Are my chickens too hot??

Meandmyhens3

Chirping
Aug 2, 2021
74
75
96
I just locked up my chickens for the night and checked on on them, most (not all) are panting and holding their wings away from themselves. I know this means their hot but their coop has a window and the pop door is open, I only close that door in the winter there’s also plenty of ventilation on the roof where there is wire. They have full access to water through the day and it’s only 75°. Are they at risk of being too hot to the point where its dangerous??
 
I just locked up my chickens for the night and checked on on them, most (not all) are panting and holding their wings away from themselves. I know this means their hot but their coop has a window and the pop door is open, I only close that door in the winter there’s also plenty of ventilation on the roof where there is wire. They have full access to water through the day and it’s only 75°. Are they at risk of being too hot to the point where its dangerous??

The temperature in the coop is what's important, not the outside ambient temperature (75). Chickens' normal body temperature is about 106 degrees, and a flock of 10 or 20 birds in a coop can raise the temperature in the coop quickly.

They'll be fine tonight, but you may want to consider exhaust fans, maybe oscillating fans to cool the birds, even a box fan with an extension cord of nothing else. Your avatar doesn't show where you're located, so I have no reference point for your temperature on this date, but put a thermometer in the coop to figure out where you are temp-wise, and move forward from there. We use a temperature-controlled 800cfm exhaust fan that comes on ANY time the temperature in the coop reaches 80 degrees.

In the dead of summer, that fan often runs around the clock here in North Carolina, but we want the birds to be as cool as we can make them without putting A/C in their coop. They also have two oscillating fans that run for the first 4 hours they're in the coop each night during those hot months. Timers run everything...

The panting and wings held out is a sign that the birds are trying to cool themselves. Do what you can to help that if possible... :)
 
Thanks for the advice, I don’t have thermometer in the coop but I’ll be sure to get them one and currently I only have five hens, but it was clear they were too hot. This morning thankfully they’re all ok and I’ll be sure to take extra measures to make sure they’re coop stays cool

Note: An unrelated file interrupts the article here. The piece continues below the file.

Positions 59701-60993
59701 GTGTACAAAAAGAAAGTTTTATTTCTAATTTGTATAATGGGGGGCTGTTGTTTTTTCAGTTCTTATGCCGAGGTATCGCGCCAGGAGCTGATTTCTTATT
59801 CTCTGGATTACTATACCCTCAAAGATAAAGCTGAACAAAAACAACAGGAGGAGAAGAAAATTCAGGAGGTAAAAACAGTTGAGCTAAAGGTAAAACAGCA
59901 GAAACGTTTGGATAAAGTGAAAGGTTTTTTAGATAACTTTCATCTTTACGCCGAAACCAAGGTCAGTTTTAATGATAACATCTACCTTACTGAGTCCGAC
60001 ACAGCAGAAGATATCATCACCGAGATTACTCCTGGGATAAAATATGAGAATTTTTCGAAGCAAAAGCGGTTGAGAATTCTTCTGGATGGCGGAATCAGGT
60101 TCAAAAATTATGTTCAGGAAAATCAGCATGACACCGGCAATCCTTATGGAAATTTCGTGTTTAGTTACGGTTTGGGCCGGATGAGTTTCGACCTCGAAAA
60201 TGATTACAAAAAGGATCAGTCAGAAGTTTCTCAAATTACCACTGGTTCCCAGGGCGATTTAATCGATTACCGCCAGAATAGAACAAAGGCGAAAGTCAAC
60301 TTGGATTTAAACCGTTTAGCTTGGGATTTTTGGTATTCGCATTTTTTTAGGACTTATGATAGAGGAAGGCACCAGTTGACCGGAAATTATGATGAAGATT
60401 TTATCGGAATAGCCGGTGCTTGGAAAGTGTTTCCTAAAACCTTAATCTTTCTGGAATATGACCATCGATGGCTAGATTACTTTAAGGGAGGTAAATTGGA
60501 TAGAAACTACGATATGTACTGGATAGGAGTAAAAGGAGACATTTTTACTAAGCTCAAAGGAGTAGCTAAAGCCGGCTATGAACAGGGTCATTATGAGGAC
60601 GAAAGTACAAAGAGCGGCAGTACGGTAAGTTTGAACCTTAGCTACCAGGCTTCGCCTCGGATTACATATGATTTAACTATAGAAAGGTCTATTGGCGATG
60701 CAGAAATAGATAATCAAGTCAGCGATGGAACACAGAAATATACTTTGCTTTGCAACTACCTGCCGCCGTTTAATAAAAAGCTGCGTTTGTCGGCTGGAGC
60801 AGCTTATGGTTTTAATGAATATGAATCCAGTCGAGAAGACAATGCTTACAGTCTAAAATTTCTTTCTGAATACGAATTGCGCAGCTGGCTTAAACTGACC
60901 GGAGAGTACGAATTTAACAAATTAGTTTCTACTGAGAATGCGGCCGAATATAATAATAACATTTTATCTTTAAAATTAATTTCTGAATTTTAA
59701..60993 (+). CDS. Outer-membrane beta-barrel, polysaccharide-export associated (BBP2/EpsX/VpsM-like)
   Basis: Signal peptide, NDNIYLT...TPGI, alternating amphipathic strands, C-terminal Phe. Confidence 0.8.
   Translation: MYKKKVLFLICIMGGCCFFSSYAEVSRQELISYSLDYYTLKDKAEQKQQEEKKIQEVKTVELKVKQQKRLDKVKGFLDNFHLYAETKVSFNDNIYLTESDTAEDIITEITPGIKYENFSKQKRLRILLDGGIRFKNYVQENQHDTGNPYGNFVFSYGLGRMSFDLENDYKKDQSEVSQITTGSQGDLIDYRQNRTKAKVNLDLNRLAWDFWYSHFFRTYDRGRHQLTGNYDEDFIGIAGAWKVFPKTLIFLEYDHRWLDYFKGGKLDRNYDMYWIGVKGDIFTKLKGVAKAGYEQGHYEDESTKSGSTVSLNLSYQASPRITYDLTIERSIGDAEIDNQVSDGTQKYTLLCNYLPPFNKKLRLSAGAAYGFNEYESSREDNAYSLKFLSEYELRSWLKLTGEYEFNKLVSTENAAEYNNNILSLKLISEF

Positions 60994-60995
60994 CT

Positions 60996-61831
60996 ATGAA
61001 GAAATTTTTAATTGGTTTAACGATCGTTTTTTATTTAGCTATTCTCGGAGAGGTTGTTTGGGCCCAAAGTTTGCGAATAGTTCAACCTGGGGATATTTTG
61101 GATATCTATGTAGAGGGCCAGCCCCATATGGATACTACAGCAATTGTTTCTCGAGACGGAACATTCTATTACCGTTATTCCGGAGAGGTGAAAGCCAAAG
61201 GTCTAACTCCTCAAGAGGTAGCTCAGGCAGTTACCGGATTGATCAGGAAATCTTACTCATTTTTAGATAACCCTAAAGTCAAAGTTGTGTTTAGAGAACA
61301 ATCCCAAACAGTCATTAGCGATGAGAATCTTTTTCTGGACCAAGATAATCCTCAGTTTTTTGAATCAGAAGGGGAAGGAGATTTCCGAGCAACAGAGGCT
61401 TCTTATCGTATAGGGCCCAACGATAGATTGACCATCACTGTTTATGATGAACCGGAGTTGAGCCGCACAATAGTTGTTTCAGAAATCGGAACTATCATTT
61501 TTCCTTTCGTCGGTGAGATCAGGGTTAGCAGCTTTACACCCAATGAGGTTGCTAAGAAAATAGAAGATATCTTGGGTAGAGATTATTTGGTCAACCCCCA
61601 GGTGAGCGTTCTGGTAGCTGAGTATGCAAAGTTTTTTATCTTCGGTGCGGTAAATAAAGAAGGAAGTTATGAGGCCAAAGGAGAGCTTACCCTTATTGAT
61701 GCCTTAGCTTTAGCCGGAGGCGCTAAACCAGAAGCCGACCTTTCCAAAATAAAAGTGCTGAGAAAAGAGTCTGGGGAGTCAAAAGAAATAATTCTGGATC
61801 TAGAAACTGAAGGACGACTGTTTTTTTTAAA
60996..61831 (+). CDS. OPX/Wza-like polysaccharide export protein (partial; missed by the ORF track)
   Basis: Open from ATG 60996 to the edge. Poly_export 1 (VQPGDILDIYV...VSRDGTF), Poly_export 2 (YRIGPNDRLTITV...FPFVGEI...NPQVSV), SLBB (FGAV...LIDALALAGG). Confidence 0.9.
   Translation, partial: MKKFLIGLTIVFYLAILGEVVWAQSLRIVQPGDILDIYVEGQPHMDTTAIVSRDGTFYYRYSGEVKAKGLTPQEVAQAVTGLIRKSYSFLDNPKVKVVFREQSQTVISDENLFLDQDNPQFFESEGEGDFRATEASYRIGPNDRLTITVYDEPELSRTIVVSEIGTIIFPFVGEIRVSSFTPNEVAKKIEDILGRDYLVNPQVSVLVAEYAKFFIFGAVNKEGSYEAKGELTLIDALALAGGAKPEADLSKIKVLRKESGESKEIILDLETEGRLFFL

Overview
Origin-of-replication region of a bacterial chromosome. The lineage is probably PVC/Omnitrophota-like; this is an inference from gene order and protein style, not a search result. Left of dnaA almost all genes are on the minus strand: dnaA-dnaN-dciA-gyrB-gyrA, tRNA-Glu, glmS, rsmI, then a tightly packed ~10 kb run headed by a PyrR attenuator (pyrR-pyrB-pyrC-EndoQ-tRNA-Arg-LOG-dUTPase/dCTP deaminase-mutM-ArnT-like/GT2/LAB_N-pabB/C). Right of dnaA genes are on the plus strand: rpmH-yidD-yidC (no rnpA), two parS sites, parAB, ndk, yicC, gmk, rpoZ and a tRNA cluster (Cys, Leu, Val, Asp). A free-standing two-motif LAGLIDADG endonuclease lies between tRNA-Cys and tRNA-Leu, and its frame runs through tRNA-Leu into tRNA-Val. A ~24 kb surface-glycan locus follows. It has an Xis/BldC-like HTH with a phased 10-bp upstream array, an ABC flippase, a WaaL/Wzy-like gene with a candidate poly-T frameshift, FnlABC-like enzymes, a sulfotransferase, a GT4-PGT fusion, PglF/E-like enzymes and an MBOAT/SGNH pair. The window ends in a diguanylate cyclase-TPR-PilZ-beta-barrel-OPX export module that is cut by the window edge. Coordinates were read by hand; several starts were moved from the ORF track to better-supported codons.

Thanks for the advice, I don’t have thermometer in the coop but I’ll be sure to get them one and currently I only have five hens, but it was clear they were too hot. This morning thankfully they’re all ok and I’ll be sure to take extra measures to make sure they’re coop stays cool

Glad to hear they're ok! Five hens in a small coop can heat it up more than you'd think. What's your square footage in your coop? Photos help us visualize the setup...

We keep a thermometer permanently attached to a wall of our coop at head-height of our highest-roosting birds (temp will be cooler on the lower roost bars). That way we know the highest temperature they are experiencing when in the coop and can respond accordingly.

If you feel like they're in serious distress due to the heat, put a box fan in the coop on an extension cord to move the air around them if you need to. We'll even remove birds from the coop and take them inside to the A/C for a while if we feel like they need it. Do what works for you, but don't be afraid of being creative to help them beat the heat when they're in need. :)
 
Glad to hear they're ok! Five hens in a small coop can heat it up more than you'd think. What's your square footage in your coop? Photos help us visualize the setup...

We keep a thermometer permanently attached to a wall of our coop at head-height of our highest-roosting birds (temp will be cooler on the lower roost bars). That way we know the highest temperature they are experiencing when in the coop and can respond accordingly.

If you feel like they're in serious distress due to the heat, put a box fan in the coop on an extension cord to move the air around them if you need to. We'll even remove birds from the coop and take them inside to the A/C for a while if we feel like they need it. Do what works for you, but don't be afraid of being creative to help them beat the heat when they're in need. :)